Evolving from the Romanesque architecture before it, Gothic architecture became popular during the High and Late Middle Ages, mostly from the 13th century to the 16th century. This means Gothic stained glass windows made their debut around the 1200s and stayed until the 1500s. Most often, Gothic stained glass windows showcased religious scenes, though sometimes the brightly colored and translucent glass pieces that made up the windows were arranged in elaborate designs with no person or event in mind.
Although both Gothic architecture and Romanesque architecture were similar in overall shape and size, Gothic architecture presented fancier facades, pointier arches, and longer and wider windows. Architects designed these windows longer and wider for a number of reasons. Aesthetics could have been one of them. Yet, that some Gothic buildings grew much taller than their Romanesque cousins seems to be the most common reason for the bigger windows. Architects used what is referred to today as Gothic stained glass to fill the openings of immense sizes to which the buildings, and the people, weren’t yet accustomed.
Generally, the buildings associated with enough wealth to afford stained glass windows included buildings linked with royalty, nobility, and religion. During this time, religion was an everyday part of life. Thus, royal properties such as castles were just as likely as to be associated with religion as were churches, cathedrals, and other religious houses.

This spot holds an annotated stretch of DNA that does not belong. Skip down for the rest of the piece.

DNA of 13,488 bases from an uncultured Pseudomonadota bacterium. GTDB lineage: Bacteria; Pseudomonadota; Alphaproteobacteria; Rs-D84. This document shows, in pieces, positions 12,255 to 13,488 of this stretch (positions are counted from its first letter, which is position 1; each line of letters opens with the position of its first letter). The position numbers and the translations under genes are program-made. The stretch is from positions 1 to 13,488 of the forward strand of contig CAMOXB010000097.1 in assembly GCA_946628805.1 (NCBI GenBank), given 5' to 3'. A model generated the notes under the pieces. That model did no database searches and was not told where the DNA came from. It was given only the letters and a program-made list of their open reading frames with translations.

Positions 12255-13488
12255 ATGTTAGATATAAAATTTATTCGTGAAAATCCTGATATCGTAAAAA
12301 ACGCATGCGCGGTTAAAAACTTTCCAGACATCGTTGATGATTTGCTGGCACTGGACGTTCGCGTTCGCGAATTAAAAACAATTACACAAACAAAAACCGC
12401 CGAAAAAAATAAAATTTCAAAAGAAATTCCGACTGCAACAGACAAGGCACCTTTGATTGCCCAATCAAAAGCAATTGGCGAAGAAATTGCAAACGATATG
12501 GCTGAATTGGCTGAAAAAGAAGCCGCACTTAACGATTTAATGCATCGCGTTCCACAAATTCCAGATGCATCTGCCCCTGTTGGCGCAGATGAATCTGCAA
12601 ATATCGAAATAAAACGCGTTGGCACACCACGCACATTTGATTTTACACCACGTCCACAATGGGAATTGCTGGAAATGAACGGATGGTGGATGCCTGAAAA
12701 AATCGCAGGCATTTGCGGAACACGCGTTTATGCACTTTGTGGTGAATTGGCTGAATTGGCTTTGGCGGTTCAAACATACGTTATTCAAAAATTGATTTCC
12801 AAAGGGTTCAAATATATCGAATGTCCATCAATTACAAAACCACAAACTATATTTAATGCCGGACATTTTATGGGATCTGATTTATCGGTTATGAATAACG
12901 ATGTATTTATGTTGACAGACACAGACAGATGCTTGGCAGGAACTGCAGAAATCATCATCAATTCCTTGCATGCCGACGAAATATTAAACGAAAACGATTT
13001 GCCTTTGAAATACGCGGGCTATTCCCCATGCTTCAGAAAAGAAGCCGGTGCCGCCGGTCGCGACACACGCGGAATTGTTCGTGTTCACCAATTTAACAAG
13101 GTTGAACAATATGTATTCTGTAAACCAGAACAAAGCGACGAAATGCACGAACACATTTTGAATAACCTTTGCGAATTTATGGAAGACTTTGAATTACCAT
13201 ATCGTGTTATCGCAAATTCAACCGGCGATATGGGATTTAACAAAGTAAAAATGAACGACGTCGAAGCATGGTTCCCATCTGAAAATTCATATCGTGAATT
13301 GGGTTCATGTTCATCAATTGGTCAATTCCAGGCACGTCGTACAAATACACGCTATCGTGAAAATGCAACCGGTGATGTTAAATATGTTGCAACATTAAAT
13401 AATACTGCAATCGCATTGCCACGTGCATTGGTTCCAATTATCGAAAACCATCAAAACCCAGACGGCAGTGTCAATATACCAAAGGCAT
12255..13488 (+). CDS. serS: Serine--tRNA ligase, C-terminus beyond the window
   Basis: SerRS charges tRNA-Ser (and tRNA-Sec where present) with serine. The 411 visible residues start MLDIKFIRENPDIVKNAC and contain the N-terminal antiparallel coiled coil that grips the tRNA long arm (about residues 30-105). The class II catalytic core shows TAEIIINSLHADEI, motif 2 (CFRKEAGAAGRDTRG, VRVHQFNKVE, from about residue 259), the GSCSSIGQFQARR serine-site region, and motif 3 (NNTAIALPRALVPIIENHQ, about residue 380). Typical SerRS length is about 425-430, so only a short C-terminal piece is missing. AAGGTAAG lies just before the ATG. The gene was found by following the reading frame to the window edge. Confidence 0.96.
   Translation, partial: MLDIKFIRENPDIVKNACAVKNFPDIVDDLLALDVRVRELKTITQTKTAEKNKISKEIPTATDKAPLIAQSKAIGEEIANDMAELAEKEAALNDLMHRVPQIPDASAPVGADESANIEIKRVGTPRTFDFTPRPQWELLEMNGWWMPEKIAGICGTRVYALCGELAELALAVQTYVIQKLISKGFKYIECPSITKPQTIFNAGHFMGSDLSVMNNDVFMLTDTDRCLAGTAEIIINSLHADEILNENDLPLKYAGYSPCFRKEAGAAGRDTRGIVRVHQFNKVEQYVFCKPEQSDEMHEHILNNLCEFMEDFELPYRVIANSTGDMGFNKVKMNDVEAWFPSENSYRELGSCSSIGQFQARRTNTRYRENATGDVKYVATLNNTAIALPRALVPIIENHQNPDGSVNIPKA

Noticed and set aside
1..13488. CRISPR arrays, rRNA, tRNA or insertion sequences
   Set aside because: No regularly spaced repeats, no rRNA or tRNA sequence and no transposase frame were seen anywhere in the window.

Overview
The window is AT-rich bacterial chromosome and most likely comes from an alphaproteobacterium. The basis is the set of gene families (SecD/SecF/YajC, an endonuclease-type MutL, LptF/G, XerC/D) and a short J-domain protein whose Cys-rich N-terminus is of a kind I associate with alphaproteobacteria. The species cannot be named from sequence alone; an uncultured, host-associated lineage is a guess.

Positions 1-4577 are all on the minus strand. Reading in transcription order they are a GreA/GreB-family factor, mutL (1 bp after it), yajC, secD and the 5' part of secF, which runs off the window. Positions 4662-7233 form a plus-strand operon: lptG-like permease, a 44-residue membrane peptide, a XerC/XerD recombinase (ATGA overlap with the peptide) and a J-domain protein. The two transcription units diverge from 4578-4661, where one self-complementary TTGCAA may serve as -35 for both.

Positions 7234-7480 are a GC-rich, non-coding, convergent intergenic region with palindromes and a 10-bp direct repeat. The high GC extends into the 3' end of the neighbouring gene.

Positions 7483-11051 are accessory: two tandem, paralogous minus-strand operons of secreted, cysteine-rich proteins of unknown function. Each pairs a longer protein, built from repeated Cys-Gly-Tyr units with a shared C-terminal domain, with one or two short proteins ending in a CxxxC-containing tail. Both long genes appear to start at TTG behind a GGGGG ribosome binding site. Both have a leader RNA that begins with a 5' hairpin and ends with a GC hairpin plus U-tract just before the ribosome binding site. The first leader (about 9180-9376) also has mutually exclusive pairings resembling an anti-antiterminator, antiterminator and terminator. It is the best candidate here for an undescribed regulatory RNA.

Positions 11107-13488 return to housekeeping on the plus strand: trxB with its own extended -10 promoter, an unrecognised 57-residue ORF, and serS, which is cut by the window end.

Accordingly, most stained glass depicted religious scenes, or stories in some way related to religion. The translucent, multi-colored mosaic pieces of glass were fitted together to show people scenes from stories in the Bible or images depicting the life of a saint. The stained glass pieces that made up such scenes were richly colored and attached together with lead cames, or divider bars. Sometimes, each individual window was a scene unto itself. Other times, several windows together made an entire scene.
Yet, not all Gothic stained glass showcased religious scenes. Some presented various sizes of vibrantly colored pieces of glasses arranged in complex patterns. These patterns were similar to the religious scenes, in terms of presentation. For example, just as the scenes on Gothic stained glass windows that adorned castles and churches could consist of one or more windows, so could the stained glass patterns. A singular window might present an immaculate pattern of circles, squares, triangles, and other shapes, or the pattern might span several adjacent windows.